The Fight Against Cynicism

February 18, 2015

Sometimes I like to be contrary for no good reason. I like to have a different opinion, a different perspective, a different idea, just to prove that I am, well, DIFFERENT.

I will happily play the devil’s advocate. If someone is being a bully with their opinions, I will fight them, not because their opinion is wrong, but because I don’t like bullies.

I genuinely enjoy finding the opposite, uncovering the contradiction. I’m like the Sherlock Holmes of good ideas. The endless pursuit of creativity makes me feel like I’m innovating something magnificent within the mundane.

For Molly’s first birthday, I didn’t want to throw a typical first birthday party. To be clear: there’s absolutely nothing wrong with little girl birthday parties that are all pink and puff and princess. The problem is entirely with me. (I like to be contrary).

So for Molly’s  birthday, we threw an IMMA SURIVOR party where friends celebrated the fact that we survived the first year of parenthood and Molly survived the first year of life. I made it a Destiny’s Child theme—you know, because they sing the song and it gets stuck in your head forever. We also wore camo. We dressed up like Destiny’s Child— except with more vanilla skin tones and less exposed abdominals.

Molly wore a metallic gold vest that said “Mollyancé” on the back. It was ridiculous.

The great part about being contrary is that that is where creative ideas like party themes come from. The bad part about being contrary is that the pursuit of new ideas occasionally turns a well-intentioned person into a cynic, someone that overuses the word ‘lame’ and glosses over tradition for the sake of innovation.

Change is good. But so is tradition.

Innovation can release us into something great, but tradition can anchor us to an established thing, one that might actually be the best thing.

How do we hold both sacred?

Today is Ash Wednesday, the first day of Lent. It’s a ritualistic holiday, a religious tradition, one that meant almost nothing to me most of my life, except that one day a year I would be confused by the shocking number of people grocery shopping with dirty foreheads. I didn’t know that it was ashes on skin. I didn’t know that they got dirty at church. Isn’t it supposed to be the opposite?

Ash Wednesday is a day to remember the depth of our sin so we can revitalize our wide-awake need for a Savior. It’s not that we ever stop needing Jesus or the cross or the hefty process called ‘forgiveness.’ It’s that we stop remembering how much we need it.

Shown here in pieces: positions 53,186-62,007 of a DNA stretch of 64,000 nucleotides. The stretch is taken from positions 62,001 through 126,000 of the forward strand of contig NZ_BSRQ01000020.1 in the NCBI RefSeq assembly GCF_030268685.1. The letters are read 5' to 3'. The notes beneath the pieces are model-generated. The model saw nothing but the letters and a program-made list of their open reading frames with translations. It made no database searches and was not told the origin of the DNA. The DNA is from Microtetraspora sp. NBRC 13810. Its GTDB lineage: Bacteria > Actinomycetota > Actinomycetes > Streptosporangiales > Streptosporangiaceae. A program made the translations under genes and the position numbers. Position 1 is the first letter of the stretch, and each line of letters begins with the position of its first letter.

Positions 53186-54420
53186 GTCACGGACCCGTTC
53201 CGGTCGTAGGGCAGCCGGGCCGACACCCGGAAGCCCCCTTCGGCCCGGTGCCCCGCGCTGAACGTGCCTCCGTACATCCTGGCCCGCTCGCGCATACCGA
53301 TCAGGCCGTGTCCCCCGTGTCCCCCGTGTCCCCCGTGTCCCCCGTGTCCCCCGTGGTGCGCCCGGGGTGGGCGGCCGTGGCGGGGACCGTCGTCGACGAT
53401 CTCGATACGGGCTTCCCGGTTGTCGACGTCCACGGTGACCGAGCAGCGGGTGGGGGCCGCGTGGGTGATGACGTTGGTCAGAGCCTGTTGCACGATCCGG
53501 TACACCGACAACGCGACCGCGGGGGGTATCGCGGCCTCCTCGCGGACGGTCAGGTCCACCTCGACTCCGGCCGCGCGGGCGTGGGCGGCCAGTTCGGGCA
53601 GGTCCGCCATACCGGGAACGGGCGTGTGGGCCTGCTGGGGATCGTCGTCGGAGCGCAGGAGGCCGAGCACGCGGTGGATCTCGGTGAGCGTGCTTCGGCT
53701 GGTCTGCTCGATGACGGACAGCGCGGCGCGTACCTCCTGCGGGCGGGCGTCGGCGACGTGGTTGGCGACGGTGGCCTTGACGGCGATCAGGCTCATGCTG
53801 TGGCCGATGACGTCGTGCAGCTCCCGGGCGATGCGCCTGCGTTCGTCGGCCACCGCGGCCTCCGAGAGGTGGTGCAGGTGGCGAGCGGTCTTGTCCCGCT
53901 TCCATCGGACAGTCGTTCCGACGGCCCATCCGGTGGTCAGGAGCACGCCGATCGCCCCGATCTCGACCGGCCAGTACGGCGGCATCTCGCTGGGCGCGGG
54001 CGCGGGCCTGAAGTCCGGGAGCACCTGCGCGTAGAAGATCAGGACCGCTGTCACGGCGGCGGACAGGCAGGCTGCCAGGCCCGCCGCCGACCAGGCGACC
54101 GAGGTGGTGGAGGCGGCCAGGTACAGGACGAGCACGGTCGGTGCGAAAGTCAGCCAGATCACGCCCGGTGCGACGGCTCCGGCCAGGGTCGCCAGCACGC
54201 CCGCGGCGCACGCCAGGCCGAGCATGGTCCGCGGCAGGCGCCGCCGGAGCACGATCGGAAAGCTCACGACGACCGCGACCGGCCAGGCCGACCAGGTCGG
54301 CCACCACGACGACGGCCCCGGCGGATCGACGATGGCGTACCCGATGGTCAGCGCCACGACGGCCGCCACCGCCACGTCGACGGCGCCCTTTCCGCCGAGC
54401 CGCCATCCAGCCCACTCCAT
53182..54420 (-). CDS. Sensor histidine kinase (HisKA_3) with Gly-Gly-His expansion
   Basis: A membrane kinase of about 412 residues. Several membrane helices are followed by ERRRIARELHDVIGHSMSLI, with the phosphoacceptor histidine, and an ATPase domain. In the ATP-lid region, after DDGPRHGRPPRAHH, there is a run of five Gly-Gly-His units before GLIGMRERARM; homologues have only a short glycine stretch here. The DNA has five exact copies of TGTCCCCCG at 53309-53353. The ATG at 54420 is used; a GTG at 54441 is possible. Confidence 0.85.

I must confess that sometimes Jesus feels so ordinary to me. In my mind, he looks like a friendly Caucasian man with long hair. He smiles a lot and has nice teeth. Sometimes I forget that he suffered. Sometimes I forget the entire weight of the gospel, because I didn’t personally carry it. I wasn’t murdered for my sins. Jesus was.

I’ve sat in church so many Sundays. I’ve gone to summer camps and youth retreats and raised my hands so frequently that it often feels like I’ve wrung the emotionality out of my faith. It feels ordinary, outdated. It’s not sparkly anymore.

And that’s when I realize I’ve started thinking like a cynic instead of a sinner. On Sundays I think, “Yes, I’ve heard this before.” On Mondays I think, “Yes, I can go about my week as a nice Christian citizen, one that smiles a lot and has nice teeth.” When I live like a cynic instead of a sinner, the Gospel seems like a nice idea that I pick up and put down based on how comfortable I feel in my own life.

And the thing is, I truly love Jesus. But I forget about him. I forget that he suffered. I forget that abundant life cost death for someone else.

There is a fantastic devotional up today on She Reads Truth and I urge you to read the bible passages and commentary written by Raechel Meyers. To say more about Ash Wednesday would be to innovate words better written by someone else. Please read the better words.

But let me just say that Lent isn’t just an excuse to restart a diet that failed in the New Year. God might not actually care whether or not you give up sugar. This tradition is instituted as a time to remember in a personal, interior space; to get intentional again, to sand down the callous and contrary edges of my soul and rediscover the truth right in front of me.

It’s time to feel unworthy and contrite and wildly thankful all over again.

Rachel Myers writes: “This is Lent. It’s a time to stop—wherever we’re going and whatever we’re coming from. Whether we’ve been anticipating this season since Christmas, or it’s stopping us cold on our way to where we think we need to be—here we are.”

I’m not sure what the appropriate salutation is for Ash Wednesday, but would very much like to acknowledge it appropriately.

“Happy” Ash Wednesday?

“Greetings” Ash Wednesday?

“Welcome LENT!”


I’m not sure.

But I will conclude by saying that today I’m working on remembering. I might even throw on some throwback Destiny’s Child’s jams to remind me that the best things sometimes have already happened, that we just need to celebrate them and revisit them and place them loud in unexpected places.

Today I’m putting the Gospel on my forehead.

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